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DO I MEAN the 1926 Fokker F.VII in its trimotor configuration? Or the 1926 Ford TriMotor? Them too, but Boeing introduced its Model 80, a three-engine transport in 1928. Yet, in retrospect it seems to have been a retrograde design: Boeing’s was a biplane, whereas the Fokker and Ford were both more advanced monoplanes. What’s more, all three of these, not without controversy, at first had enclosed cockpits for their pilots and copilots. However, the Boeing, again in retro fashion, also produced an open-cockpit variant, but not for long.
Such were the evolutionary steps of aviation in the 1920s.
Boeing formed its own Air Transport company on February 17, 1927, with a contract for mail service between San Francisco and Chicago. At first, this airline operated single-engine Boeing 40As, biplanes capable of carrying only four passengers in addition to the mail. This prompted Boeing to design another biplane, the 80, with three engines and a passenger capacity of 12.
Boeing chose to retain the biplane configuration because of its added lift, deemed important for the mail routes’ short runways, many located at high elevation. The 80 was traditional in its construction as well, with wings and fuselage of fabric over steel and aluminum tubing. Detachable wingtips aiding hangar storage were its only innovative features.
By comparison, the Fokker F.VII began life in 1924 as a single-engine aircraft. The F.VII a/3m trimotor came in 1926 in response to the Ford Reliability Tour, a competition proposed to improve transport aircraft technology. The Ford TriMotor, also introduced in 1926, evolved from Ford’s buying out the Stout Metal Airplane Company in 1925. Indeed, in contrast to the Boeing, both the Ford and Fokker featured all-metal fuselage and wing covering.
The Fokker F.VII b/3m carried 8 to 12 passengers and cruised at 106 mph; the Ford 4-AT-E TriMotor, 11 passengers at 107 mph; the 12-passenger Boeing 80 cruised at 115.
Not that any of these features were all that superlative. In 1920, the Zeppelin-Staaken E-4/20 all-metal four-engine monoplane transport carried as many as 18 passengers at a cruising speed of 124 mph. However, in 1922, the Inter-Allied Commission ruled that the Staaken had military potential, something prohibited to German manufacturers after World War I. (Tony Fokker, not without his own shenanigans, was Dutch, not German.)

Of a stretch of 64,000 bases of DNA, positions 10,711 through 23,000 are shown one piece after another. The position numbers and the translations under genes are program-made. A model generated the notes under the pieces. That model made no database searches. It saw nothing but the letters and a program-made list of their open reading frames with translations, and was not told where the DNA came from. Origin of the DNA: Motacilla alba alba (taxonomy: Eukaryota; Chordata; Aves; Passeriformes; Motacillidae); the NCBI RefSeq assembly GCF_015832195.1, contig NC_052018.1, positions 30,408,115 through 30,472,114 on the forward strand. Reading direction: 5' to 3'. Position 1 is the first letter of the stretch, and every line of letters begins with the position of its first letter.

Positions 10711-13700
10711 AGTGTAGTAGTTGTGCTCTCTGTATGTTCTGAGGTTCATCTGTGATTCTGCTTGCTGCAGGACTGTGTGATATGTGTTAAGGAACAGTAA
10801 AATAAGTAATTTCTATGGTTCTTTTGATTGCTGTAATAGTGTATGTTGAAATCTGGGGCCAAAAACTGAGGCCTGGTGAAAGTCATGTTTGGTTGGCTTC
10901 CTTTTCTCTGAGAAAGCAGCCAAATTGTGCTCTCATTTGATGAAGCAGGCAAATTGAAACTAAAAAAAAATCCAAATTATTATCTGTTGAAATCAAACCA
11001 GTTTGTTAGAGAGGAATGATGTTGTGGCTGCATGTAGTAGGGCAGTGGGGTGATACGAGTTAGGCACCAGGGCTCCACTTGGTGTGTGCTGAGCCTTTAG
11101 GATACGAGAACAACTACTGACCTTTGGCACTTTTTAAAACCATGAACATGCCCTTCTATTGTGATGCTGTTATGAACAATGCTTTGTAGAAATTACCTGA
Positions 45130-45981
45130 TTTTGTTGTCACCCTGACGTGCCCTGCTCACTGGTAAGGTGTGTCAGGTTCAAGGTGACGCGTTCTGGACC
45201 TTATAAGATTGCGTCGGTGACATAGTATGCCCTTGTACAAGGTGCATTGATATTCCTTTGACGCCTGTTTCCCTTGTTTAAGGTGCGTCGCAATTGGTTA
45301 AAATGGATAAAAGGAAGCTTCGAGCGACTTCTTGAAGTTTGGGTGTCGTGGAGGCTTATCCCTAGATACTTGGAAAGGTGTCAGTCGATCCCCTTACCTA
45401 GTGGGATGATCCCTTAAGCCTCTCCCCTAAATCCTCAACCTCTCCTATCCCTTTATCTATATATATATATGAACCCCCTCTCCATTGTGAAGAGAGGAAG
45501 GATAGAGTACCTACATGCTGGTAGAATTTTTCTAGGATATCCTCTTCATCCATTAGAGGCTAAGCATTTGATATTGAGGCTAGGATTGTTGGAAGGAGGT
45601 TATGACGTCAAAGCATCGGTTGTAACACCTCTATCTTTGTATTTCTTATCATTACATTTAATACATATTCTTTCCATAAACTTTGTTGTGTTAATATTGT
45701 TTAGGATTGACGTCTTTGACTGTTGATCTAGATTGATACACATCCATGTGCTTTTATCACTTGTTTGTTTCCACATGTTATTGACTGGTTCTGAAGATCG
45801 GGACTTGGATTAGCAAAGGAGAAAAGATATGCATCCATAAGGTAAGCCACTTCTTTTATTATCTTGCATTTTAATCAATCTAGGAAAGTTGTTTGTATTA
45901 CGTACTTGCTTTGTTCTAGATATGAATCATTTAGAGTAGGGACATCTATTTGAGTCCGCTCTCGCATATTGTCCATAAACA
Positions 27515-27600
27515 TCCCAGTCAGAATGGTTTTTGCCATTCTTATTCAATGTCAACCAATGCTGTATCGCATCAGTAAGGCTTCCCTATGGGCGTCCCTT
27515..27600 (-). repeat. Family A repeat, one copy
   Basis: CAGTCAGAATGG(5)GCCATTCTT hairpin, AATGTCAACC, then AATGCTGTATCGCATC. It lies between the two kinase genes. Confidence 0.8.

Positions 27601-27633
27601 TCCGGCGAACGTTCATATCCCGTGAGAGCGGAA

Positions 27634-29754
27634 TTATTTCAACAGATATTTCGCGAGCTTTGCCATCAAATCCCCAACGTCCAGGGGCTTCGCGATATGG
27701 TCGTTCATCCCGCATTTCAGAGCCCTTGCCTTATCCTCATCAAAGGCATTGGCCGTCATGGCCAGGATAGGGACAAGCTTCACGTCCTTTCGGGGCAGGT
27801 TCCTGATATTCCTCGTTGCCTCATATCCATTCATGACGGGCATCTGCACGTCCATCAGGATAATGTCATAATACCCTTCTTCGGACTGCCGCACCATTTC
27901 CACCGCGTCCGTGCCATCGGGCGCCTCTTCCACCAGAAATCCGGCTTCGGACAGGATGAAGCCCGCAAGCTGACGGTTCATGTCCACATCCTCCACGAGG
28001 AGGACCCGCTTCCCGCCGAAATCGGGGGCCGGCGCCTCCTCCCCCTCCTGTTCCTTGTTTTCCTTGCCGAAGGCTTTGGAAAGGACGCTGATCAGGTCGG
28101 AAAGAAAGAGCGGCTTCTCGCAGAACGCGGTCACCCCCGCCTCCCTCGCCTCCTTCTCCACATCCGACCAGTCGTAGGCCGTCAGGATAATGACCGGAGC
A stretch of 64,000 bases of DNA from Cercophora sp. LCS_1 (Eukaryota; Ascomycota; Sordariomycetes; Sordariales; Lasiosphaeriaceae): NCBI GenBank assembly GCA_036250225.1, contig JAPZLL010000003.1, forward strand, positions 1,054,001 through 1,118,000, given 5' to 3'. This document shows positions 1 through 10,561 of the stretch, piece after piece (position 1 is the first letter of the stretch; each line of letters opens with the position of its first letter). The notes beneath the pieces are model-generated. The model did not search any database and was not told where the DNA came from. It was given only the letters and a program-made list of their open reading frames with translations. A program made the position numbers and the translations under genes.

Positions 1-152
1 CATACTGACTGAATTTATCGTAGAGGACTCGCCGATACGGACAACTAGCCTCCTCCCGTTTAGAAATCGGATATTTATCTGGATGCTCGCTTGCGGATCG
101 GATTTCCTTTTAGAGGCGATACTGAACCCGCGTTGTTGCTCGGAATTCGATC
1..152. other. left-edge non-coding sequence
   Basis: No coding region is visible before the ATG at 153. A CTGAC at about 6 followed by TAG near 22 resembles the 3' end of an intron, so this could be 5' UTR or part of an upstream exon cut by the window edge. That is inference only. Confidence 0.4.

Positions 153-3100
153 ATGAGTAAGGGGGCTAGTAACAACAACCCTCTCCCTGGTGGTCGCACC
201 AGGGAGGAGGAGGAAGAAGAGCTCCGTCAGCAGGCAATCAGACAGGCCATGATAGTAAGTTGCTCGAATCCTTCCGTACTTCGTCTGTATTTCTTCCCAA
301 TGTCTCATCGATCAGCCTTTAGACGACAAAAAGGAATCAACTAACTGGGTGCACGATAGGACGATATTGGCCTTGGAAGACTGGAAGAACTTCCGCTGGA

In the 1920s, many thought that a pilot profited from exposure to his aerial environment; others considered an enclosed cockpit more conducive to concentrating on the tasks at hand. Indeed, Igor Sikorsky’s innovative Bolshoi Baltisky had an enclosed cockpit in 1913. The 1920 Zeppelin-Staaken initially had an open cockpit for its pilot and copilot, but soon enclosed them. The Ford and Fokker’s crews were enclosed from the start, as were the pilot and copilot of the Boeing first iterations, the Model 80, 80A and 80A-1. The Model 80B, though, was redesigned with an open cockpit. According to Peter M. Bowers’ Boeing Aircraft Since 1916, this was “because of pilot resistance to the ‘new’ closed cockpit of the Model 80. The pilot’s and co-pilot’s seats were raised to permit backward visibility over the wing.”
This open-cockpit Boeing three-engine biplane operated briefly in 1930. Before long, though, Boeing Air Transport converted it to an enclosed craft after pilots had evidently had enough of open cockpits. ds
© Dennis Simanaitis, SimanaitisSays.com, 2018
The open aerial cockpit idea was giving way about the same time the open bridge was doing the same in naval warships. I took a tour of the HMS Belfast moored on the Thames, and was shocked to ascend a ladder and find myself on the open bridge. Can’t have been comfortable on the north Atlantic run!